The BLM—which manages nearly 950 million surface and subsurface acres, primarily in 12 Western states—oversees leasing land to oil and gas companies. It’s required to ensure federal lands are available for multiple uses while also protecting cultural resources. These two responsibilities collided in the March 20 auction of lands in Utah.
A Reveal investigation published in March found that the administration’s expedited move to open public lands to energy exploration puts at risk scores of ancient buildings, vessels, petroglyphs, and roads. An analysis of hundreds of pages of federal documents, memos, protest letters and interviews showed the BLM expedited lease sales without analyzing all available cultural resource data.
Under its regulations, the BLM must conduct environmental reviews and seek public comments before auctioning off federal land to the highest bidders. The agency also must make a “reasonable and good faith effort” to identify historic properties with the assistance of consulting parties and tribes, who say keeping the information they provide secret is paramount to protecting these sites.
“Once something becomes public and is on the internet, trying to keep it a secret is a lost cause,” Ewing said. “I can think of thousands of sites I know of in San Juan County that are not public and are not known to the people and they shouldn’t be published.”
Looters download such information and sell it. Conservationists work feverishly to get it taken down.
“The internet has changed everything—now there is widespread information on sites that were completely unknown two or three years ago,” said Diane Orr, co-chairman of the conservation committee for the Utah Rock Art Research Association, a consulting party on the BLM lease sale in Utah.
States protect their cultural resources differently. Utah tightly restricts access. Only qualified archaeologists can access these computer systems, after receiving credentials and signing a user’s agreement with Utah’s State Historic Preservation Office.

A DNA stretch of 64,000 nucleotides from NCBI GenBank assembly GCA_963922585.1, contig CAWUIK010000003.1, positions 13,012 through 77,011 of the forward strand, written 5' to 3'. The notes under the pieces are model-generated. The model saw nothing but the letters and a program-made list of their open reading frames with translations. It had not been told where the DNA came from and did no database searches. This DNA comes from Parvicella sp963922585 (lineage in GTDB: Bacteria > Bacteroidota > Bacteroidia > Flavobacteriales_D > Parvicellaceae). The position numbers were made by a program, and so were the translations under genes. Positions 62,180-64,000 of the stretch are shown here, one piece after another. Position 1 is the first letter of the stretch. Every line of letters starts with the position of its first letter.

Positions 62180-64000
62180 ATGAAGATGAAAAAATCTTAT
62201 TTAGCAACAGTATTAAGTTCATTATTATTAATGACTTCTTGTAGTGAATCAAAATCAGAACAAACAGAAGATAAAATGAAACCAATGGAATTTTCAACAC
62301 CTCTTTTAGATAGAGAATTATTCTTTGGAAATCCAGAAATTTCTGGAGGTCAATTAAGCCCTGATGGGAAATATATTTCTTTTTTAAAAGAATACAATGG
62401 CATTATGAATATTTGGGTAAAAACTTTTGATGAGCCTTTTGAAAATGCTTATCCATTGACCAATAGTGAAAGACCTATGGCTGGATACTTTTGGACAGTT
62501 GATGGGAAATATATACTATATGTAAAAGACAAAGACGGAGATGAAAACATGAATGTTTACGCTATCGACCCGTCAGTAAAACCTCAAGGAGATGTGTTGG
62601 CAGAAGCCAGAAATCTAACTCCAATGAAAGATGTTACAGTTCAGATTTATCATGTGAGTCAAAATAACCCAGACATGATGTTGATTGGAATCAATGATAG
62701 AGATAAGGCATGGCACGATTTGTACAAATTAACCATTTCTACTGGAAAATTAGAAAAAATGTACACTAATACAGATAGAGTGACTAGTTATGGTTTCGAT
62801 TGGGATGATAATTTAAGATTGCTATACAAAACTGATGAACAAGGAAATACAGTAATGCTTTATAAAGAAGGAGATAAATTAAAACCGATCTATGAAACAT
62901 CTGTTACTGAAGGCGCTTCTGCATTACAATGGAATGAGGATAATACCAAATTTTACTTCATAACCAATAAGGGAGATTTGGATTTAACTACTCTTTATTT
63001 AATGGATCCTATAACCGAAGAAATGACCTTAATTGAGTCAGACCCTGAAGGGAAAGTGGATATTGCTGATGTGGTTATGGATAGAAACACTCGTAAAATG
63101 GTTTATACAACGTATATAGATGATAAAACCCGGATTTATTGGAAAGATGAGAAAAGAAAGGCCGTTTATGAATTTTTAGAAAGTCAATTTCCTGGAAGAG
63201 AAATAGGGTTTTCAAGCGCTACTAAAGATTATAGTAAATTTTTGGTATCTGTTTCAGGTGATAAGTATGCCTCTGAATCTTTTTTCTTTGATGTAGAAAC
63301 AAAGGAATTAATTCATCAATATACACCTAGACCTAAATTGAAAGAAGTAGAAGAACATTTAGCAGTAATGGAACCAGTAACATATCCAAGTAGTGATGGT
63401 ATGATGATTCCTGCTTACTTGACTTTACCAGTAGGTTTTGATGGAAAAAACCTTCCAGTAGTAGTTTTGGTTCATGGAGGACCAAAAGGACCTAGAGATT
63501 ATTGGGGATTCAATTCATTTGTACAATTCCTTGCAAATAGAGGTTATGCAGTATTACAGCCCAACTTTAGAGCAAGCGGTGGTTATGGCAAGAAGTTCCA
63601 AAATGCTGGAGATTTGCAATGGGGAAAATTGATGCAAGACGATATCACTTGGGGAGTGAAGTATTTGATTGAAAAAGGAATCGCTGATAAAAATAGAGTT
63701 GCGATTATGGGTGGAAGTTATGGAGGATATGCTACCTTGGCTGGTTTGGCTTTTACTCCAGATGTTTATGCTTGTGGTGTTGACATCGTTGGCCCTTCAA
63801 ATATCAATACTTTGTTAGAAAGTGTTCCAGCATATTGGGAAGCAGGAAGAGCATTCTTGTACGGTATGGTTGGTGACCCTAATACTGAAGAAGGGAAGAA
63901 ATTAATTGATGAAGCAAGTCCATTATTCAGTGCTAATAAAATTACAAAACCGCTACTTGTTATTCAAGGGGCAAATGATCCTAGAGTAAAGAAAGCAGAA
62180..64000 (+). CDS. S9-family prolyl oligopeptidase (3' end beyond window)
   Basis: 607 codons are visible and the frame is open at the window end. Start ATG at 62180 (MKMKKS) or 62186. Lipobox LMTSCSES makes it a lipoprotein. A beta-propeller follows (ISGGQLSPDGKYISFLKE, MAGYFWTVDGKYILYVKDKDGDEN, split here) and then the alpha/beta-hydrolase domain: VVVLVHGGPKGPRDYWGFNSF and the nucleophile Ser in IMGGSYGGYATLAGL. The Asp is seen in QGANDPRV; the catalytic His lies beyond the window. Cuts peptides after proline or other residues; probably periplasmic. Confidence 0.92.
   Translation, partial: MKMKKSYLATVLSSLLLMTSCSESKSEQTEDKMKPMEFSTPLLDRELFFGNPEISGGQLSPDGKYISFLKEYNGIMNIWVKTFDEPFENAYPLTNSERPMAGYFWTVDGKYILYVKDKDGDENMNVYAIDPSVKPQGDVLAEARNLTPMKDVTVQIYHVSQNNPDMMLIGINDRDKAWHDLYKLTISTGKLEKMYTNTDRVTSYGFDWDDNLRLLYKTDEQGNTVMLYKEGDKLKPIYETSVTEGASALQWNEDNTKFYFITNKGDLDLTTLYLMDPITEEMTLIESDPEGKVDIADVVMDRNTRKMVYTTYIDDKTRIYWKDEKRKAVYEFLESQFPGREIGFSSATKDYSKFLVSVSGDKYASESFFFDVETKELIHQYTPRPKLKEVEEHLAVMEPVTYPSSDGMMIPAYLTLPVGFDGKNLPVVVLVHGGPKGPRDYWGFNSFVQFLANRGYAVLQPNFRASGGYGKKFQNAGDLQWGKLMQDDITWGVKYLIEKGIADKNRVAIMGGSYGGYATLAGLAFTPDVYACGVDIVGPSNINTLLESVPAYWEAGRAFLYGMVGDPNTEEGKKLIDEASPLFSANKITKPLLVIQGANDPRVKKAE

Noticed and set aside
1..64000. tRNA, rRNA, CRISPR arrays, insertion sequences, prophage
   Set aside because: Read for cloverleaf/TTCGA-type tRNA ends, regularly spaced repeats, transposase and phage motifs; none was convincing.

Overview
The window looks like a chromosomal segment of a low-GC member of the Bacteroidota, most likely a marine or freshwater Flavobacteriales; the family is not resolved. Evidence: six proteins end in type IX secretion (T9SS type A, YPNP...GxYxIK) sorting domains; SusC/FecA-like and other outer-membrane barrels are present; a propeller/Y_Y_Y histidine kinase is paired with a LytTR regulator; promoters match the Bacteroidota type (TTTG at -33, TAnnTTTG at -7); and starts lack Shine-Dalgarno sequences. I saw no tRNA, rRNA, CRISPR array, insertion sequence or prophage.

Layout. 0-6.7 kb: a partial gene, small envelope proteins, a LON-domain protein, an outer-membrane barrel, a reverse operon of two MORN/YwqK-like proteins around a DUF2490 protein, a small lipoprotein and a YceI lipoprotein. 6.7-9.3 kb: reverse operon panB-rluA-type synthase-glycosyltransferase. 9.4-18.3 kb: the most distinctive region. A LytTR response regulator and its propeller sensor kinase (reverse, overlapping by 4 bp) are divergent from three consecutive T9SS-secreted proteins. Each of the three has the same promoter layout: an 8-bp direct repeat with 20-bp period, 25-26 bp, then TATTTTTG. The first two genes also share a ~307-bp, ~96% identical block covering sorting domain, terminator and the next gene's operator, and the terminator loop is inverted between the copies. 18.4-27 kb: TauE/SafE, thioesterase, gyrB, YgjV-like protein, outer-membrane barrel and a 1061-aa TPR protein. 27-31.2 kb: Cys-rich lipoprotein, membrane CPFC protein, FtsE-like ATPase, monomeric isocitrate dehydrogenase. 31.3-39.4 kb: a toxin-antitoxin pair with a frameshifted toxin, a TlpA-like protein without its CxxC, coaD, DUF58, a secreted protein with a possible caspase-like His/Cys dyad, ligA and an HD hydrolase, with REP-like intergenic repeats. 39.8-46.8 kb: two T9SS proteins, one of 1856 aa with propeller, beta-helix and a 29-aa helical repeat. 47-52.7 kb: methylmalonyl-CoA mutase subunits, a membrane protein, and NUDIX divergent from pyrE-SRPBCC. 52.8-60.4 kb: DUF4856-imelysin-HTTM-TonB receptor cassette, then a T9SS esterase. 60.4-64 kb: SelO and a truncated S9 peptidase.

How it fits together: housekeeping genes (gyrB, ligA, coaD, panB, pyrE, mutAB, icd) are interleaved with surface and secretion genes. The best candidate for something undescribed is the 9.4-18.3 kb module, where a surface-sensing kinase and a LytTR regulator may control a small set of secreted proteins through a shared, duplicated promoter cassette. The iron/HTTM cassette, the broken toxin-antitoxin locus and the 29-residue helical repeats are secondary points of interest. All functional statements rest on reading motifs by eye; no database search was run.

Attorneys for conservation organizations said that several regulations require the federal government to keep such information confidential.
“The law would prohibit publicly publishing site locations and site names,” said Laura Peterson, a staff attorney with the Southern Utah Wilderness Alliance, which was a consulting party on the March sale. Her organization and several other parties signed a memorandum of understanding with the BLM to protect such information.
“When we filed a protest to this sale we had one version that was public and a second version that had more information we gave directly to archaeologists at the BLM because of confidentiality concerns,” she said.
Little is understood about Ancient Puebloans, basketmakers and others who lived, worked, migrated and died on and near the auctioned lands. Several auctioned parcels are located near Hovenweep and Canyons of the Ancients national monuments.
“There are thousands of undiscovered sites,” Hannah Russell, vice president of government affairs and research for the Utah Professional Archaeological Council, which was a consulting party to the March lease, said in an email to Reveal.
Inventories exist for only 2 percent to 55 percent of the parcels the BLM auctioned in Utah’s Grand and San Juan counties. Using new technologies, scientists are beginning to understand connections between prehistoric peoples in southeastern Utah and other places in the Four Corners area. About 1,000 new archaeological sites were discovered in fiscal year 2017 alone on land the BLM oversees in Utah.
“Utah sits at multiple cultural intersections in history and so there is still so much to learn,” said Russell, the principal investigator and owner at Moab-based Cottonwood Archaeology, LLC. “A useful parable for understanding what archaeologists are trying to extrapolate from the archaeological record is the one about blind men feeling an elephant.”
Paradoxically, most of the sites in confidential state and BLM databases were discovered after developers or oil and gas companies hired archaeologists to survey areas prior to construction or drilling.
“Archaeological locations should be kept confidential,” Russell said. “Archaeological resources are in danger of intentional and unintentional impacts from people who take from archaeological sites, loot archaeological sites, graffiti archaeological sites, or inadvertently trample, break, or touch archaeological sites and materials.”